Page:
And while Rashford’s inclusion could have been anticipated, the addition of Jesse Lingard as another young gun among the senior set-up is a clear message of intent. Lingard has been a mainstay for United thus far in the season and one of the brightest sparks in Mourinho’s team which makes Southgate’s inclusion a worthy and well deserved reward.

Jack Wilshere and Ross Barkley in the meantime remain high-profile absentees with neither one of them having made a strong case for a return, making such a decision not a surprising one.

Glen Jonhson’s inclusion however was exactly that – shock and surprise. Stoke City right-back hasn’t played for England since 2014 and has just returned to the Stoke fold as well. There were plenty of other candidates for the role, candidates with better statistics and influence in their teams this season, but Southgate’s decision is the one where he once again showed he won’t be pushed over into selection.

Unfortunately for Johnson, an injury will prevent him from making a comeback for England, but fans should rest assured that Burnley defender Michael Keane, who replaced the Stoke man, will perhaps make an even better solution.

Can Gareth Southgate make his case?

England have nothing to lose with the young gun Gareth Southgate. The 46-year-old manager looks like he just might put on his England shirt and jump on the pitch all over again, but his young appearance hides the true story of a well-educated man in a football sense.

He does not offer the Allardyce’s loud way and bombastic approach of any kind, but his insights into Wayne Rooney’s intellectual development and Lingard being the best England player under pressure offer a different perspective that England got used to seeing.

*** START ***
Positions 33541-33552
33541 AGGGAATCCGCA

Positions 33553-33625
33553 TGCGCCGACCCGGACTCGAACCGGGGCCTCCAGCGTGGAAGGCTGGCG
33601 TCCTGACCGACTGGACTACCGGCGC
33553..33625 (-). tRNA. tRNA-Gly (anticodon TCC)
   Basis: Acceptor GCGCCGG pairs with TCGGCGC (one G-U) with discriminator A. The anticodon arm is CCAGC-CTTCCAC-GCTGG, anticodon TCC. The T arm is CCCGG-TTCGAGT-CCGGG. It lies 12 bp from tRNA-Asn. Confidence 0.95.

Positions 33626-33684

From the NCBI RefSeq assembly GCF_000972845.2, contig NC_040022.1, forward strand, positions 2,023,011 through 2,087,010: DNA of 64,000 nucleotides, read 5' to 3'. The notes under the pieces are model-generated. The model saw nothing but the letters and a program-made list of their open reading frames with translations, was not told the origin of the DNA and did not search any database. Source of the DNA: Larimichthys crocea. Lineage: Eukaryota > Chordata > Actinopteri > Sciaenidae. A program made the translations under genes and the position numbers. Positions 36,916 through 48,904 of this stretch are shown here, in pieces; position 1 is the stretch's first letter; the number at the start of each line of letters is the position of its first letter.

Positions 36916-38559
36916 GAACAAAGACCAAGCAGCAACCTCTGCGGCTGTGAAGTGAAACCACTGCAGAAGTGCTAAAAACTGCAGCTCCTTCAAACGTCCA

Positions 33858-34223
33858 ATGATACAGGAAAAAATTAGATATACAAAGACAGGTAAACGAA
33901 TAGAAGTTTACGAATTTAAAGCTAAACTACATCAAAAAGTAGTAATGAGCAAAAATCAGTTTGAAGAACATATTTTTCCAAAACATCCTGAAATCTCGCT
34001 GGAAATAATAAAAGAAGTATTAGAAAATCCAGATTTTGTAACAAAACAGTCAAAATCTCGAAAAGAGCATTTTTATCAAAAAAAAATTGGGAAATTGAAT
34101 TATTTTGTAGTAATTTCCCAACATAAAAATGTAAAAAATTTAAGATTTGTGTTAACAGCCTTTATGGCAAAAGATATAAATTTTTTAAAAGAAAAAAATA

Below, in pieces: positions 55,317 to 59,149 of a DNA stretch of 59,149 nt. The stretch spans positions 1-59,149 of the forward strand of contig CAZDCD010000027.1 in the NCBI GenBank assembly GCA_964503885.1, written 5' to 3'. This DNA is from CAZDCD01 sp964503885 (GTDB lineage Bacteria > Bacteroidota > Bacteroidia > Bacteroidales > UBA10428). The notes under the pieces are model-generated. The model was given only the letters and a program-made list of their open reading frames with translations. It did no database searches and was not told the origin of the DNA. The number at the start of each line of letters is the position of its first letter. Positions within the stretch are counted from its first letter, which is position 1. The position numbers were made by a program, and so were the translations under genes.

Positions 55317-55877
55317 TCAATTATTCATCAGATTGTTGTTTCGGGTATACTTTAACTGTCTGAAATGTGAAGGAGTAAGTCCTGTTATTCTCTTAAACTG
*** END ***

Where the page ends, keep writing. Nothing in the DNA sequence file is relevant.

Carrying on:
The FA will surely be hard to convince. Their point of view has rarely been different than a conviction that only a man of 60 years plus can offer enough of experience to guide the team forward, which at this point in time makes Arsene Wenger a perfect candidate.

Gareth Southgate’s somewhat ordinary background certainly makes him an odd man to inherit the role on permanent basis, but plenty of contemporary football’s stories are here to provide Gareth Southgate will plenty of optimism to boost his confidence with.

Jose Mourinho and his beginnings as the first of them all, Pep Guardiola’s as well, Jurgen Klopp as no exemption from the rule. Unlike the club managers who went on to build their managerial careers by beating the odds at the club level however, Gareth Southgate has only four games to hit the ground and make his case.

Will it be enough?


Milos Markovic

Formerly a Chief Editor at the largest sports site in Serbia, Milos Markovic is an avid football writer who contributes to a variety of online football magazines - most prominently and His feature articles, editorials, interviews and match analyses have provided informed opinion and views, helping the football aficionados keep up to date on relevant events in world football.